November 1, 2012 | Vol. 116 -- No. 28

Three years and countless lessons

Write to the Point

By BECKY THOMAS

Staff Reporter

When I moved to Washington from Wisconsin nearly four years ago, I didn’t know how to pronounce Spokane, let alone Cheney.

Now I roll my eyes every time someone says “Chaney.” I usually know everyone at any given public meeting. I don’t ever get lost in this town anymore, even when someone sends me to the Bermuda Triangle, a.k.a. N. Second through N. Fifth streets.

After three years and a month as a staff reporter here at the Cheney Free Press, I’m saying goodbye. I never could have predicted all that I would learn here when I started in September 2009, so I’m not going to try to predict what’s going to happen next in my life. But I would like to take a moment to reflect on my time here.

First, I want to say thank you to everyone who has ever answered a really stupid question from me (I’m not going to list names because it would take up all 500 words of this column). When I first came here I had just six months of full time reporting experience under my belt, and I knew next to nothing about city governance, budgets, public records or interview etiquette. I learned a lot in all the meetings, interviews and hours of research, and I’m grateful for the patience and goodwill that was shown to me.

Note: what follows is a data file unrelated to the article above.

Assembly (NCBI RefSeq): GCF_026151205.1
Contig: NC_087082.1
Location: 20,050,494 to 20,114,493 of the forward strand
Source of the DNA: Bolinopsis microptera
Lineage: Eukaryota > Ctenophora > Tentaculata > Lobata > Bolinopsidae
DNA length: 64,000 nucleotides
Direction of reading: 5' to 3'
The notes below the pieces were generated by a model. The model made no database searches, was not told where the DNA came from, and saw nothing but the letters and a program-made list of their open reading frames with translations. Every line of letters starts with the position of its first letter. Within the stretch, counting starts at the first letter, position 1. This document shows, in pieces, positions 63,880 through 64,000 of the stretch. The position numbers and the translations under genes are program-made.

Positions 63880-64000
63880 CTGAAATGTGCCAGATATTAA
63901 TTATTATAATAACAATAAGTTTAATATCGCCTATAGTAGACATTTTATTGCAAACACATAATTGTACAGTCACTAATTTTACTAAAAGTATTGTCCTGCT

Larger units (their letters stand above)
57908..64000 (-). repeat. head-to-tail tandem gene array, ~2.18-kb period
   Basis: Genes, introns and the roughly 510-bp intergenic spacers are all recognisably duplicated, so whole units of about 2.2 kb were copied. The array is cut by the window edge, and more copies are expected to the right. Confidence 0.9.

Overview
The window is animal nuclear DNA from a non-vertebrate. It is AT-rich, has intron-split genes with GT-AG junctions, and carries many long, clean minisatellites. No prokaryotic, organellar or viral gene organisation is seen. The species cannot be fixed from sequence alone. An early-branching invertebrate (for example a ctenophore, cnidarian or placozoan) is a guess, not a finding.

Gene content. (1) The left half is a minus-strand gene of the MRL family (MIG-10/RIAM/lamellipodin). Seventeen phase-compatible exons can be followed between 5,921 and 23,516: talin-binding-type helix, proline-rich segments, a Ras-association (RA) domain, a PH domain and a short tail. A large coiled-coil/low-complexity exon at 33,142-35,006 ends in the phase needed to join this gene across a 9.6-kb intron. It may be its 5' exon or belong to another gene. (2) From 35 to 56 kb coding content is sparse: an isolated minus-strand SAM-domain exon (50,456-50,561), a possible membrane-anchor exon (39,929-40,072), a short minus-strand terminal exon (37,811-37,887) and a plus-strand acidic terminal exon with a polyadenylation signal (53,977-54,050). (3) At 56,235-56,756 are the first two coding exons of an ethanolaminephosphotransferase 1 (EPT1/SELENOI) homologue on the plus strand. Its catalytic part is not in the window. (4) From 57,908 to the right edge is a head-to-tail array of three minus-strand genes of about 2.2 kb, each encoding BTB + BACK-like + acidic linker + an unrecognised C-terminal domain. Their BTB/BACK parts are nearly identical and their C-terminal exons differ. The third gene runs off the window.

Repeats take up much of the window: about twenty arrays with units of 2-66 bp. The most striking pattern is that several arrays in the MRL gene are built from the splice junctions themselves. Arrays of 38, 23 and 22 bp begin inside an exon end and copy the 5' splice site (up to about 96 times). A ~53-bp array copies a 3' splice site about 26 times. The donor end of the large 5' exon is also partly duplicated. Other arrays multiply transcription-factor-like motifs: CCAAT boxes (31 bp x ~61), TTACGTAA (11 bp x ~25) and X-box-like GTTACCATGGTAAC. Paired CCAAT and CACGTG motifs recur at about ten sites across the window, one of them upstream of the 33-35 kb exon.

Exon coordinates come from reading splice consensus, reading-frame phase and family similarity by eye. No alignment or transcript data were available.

One of the biggest lessons I’ve learned as a reporter here in Cheney is that the old saying is true: everyone, and I do mean everyone, has a story. Usually the best stories and most amazing accomplishments come from people who don’t think they’re anything special. The experiences I’ll treasure are the hours spent talking with a person one on one, long after I thought I got everything I needed for the story. I learned to be patient, to really listen and to use the details, the little gems hidden in everyday situations, to try to bring stories to life in writing.

Cheney has a lot to be proud of. There have been times when I wrote critically about one thing or another in this city, and it’s definitely not perfect, but overall I would say this city has improved tremendously since I’ve been here and there’s potential for so much more.

As far as the economy goes, businesses have come and gone, but I’m so happy to see more locally owned businesses springing up, especially downtown. Restaurants and shops encourage people to gather, support the economy and promote community. Especially in Cheney, it’s so great to see students and old-timers rubbing elbows in coffee shops. That just did not exist three years ago.

In general, I think the city and the Cheney School District are serving their constituents well. I’ve grumbled countless times about the lack of community attendance at important public meetings, but that’s also a sign that people are content (or too lazy to do anything). It’s always good to remind your elected and taxpayer-funded officials who they work for, though, so readers, go attend a meeting or two. Do it in memory of me and my griping.

Finally, I would like to thank everyone who ever gave me a word of thanks or encouragement for my work. For every 16-hour day and every angry call, there was a kind and thoughtful note, email or comment that kept me going. There are things I won’t miss about this job, but I will miss many, many wonderful people who have touched my life forever. Thank you.

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